The purpose of this weeks assignment was to learn to rapidly prototype circuit boards. This was a two step-process. First we would mill the circuit boards using a modela and then stuff the circuit boards ourselves. Despite having a degree in Computer Engineering (that I have never used...) I never got to produce my own PCB or solder surface mount components, so I was excited to give it a try.
The board that we were given to build was an fabISP, or in-system programmer. This would allow us to later program other AVR micro-controllers that we will be designing as the course moves forward. The board schematics and variations can be found on the MAS.836 electronics production page.
The first board I planned on building was the hello.44.isp.cad board for which the schematic, traces, and outline are all available on the class website.
I wanted to build a second board so that I could test the functionality of my first fabISP and I was also really interested in making the breakaway circuit board that Valentin had make in a previous year.
When looking for the parts for the second board I realized that Valentin's schematic called for two 18pF capacitors that were not located in the standard fabLab inventory. This seemed strange, given that the circuit was nominally a re-laid out version of what I had already built. To double check this I decided to draw out the section of the circuit that included these parts for both circuits
Looking at the parallel diagrams, it is apparent that the portion of the circuit containing the 20MHz oscillator simply has 3 different capacitors between the two designs. Given that my first fabISP worked, and this design should be the same, it stands to reason that I should be able to replace the two 18pF capacitors and .1uF capacitor with the 10pF and 1uF capacitors I used in my first circuit. The math must work out that these components result in the same outcome, or perhaps his design is calling for a different oscillator than we are now using.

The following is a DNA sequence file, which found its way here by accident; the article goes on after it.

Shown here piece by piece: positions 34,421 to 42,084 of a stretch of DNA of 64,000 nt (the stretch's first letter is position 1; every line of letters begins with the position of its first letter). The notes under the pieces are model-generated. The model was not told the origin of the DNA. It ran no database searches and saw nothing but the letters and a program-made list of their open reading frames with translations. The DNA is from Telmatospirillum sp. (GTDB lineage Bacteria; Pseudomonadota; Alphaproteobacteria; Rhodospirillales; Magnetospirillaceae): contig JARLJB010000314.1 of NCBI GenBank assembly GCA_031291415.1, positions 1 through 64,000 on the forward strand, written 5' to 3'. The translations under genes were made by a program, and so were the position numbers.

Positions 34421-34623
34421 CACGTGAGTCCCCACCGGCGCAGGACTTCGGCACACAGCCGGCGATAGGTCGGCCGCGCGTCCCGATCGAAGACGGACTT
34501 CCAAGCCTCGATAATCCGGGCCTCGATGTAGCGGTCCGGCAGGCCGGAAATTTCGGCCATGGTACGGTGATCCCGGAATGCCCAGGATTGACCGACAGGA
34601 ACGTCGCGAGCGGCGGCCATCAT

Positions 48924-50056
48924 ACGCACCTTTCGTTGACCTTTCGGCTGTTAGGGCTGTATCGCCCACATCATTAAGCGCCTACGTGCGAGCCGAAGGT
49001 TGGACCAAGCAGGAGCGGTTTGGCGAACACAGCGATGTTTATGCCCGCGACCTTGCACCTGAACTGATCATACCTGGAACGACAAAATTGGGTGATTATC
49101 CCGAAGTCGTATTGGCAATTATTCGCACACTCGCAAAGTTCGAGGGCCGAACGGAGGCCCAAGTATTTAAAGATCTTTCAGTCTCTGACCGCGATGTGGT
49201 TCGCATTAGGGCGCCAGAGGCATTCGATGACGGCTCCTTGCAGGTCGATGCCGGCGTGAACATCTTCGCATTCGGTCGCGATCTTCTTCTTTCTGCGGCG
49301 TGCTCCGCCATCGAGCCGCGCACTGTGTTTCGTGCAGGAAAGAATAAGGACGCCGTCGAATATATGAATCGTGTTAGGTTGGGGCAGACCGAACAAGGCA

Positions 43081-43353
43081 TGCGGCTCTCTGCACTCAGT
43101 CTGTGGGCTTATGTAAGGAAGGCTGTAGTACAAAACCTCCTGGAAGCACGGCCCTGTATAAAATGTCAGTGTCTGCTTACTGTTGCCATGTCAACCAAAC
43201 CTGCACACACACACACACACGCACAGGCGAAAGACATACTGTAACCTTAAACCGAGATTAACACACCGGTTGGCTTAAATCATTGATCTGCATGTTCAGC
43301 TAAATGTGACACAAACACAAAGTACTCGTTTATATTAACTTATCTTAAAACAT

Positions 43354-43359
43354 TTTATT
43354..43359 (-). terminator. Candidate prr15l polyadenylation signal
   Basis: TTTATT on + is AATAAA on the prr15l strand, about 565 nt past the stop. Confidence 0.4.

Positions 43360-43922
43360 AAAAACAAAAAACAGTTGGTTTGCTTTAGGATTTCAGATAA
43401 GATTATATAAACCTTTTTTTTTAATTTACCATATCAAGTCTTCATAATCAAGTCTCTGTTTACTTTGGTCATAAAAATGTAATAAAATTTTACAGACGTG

This board was somewhat difficult to mill properly. Given that we are using the milled traces as the USB connection it is important to ensure enough of the surplus copper is milled away that you won't have spurious connections. To do this I used a number of offsets value of 6 instead of 4. The second issue was that the cutout contains some curves, and the board had a habit of moving before it was completely milled.
I wanted to program the board from my personal computer using the fabISP I had built, so I followed the instructions here to set up the proper software and toolchain for AVR Programming.
After setting up the toolchain and downloading the firmware, I had to edit the makefile to use the usbtiny configuration which should work with the fabISP.
# Proper Makefile Config
AVRDUDE = avrdude -c usbtiny -p $(DEVICE) # fabISP
#AVRDUDE = avrdude -c avrisp2 -P usb -p $(DEVICE) # commercial pgmr